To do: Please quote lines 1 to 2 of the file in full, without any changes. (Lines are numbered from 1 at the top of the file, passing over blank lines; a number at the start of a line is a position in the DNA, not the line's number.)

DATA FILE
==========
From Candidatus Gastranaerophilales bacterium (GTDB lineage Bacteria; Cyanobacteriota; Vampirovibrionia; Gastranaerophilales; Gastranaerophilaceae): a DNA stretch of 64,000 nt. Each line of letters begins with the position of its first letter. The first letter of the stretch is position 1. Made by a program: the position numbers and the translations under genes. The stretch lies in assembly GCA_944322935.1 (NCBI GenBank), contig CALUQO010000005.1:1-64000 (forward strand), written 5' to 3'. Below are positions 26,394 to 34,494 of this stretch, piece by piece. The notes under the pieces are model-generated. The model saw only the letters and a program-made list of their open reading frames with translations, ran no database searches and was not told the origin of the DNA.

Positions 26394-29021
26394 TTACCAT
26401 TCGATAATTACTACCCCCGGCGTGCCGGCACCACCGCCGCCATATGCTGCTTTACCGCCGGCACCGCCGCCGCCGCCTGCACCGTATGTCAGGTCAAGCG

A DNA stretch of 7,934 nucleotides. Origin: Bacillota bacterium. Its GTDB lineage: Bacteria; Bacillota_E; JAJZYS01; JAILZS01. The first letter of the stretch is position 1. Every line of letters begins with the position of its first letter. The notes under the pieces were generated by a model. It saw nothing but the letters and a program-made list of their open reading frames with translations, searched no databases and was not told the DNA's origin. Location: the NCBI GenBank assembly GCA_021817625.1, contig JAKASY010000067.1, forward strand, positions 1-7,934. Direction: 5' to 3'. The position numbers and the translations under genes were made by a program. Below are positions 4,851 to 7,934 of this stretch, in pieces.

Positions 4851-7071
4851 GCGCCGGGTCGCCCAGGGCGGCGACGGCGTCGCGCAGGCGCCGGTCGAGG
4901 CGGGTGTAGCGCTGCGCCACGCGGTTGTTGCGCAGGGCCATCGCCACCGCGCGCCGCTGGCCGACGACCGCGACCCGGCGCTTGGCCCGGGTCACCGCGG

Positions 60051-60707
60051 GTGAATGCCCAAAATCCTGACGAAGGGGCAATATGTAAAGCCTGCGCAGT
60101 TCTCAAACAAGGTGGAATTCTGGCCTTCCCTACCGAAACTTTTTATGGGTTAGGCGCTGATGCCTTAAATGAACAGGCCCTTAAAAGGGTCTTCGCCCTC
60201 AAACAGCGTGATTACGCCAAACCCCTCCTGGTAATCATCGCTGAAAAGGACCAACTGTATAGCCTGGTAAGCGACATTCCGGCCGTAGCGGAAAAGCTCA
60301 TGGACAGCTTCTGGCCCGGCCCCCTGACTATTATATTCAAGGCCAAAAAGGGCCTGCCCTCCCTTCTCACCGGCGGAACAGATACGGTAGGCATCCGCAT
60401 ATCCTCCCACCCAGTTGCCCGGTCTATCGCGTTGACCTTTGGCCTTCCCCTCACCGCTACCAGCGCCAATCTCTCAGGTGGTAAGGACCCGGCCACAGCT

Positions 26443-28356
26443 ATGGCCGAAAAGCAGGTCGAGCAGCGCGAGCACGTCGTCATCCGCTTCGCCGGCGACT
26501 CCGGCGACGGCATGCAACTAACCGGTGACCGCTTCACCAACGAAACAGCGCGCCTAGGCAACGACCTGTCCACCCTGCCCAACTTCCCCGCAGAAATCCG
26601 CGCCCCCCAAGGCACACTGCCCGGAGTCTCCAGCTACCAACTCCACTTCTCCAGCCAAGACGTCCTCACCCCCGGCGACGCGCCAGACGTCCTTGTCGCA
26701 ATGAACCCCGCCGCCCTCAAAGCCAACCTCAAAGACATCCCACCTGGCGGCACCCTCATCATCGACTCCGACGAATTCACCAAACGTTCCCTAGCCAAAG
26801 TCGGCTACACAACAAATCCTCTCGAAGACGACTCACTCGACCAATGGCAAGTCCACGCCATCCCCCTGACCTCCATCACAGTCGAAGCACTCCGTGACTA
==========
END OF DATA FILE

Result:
From Candidatus Gastranaerophilales bacterium (GTDB lineage Bacteria; Cyanobacteriota; Vampirovibrionia; Gastranaerophilales; Gastranaerophilaceae): a DNA stretch of 64,000 nt. Each line of letters begins with the position of its first letter. The first letter of the stretch is position 1. Made by a program: the position numbers and the translations under genes. The stretch lies in assembly GCA_944322935.1 (NCBI GenBank), contig CALUQO010000005.1:1-64000 (forward strand), written 5' to 3'. Below are positions 26,394 to 34,494 of this stretch, piece by piece. The notes under the pieces are model-generated. The model saw only the letters and a program-made list of their open reading frames with translations, ran no database searches and was not told the origin of the DNA.

Positions 26394-29021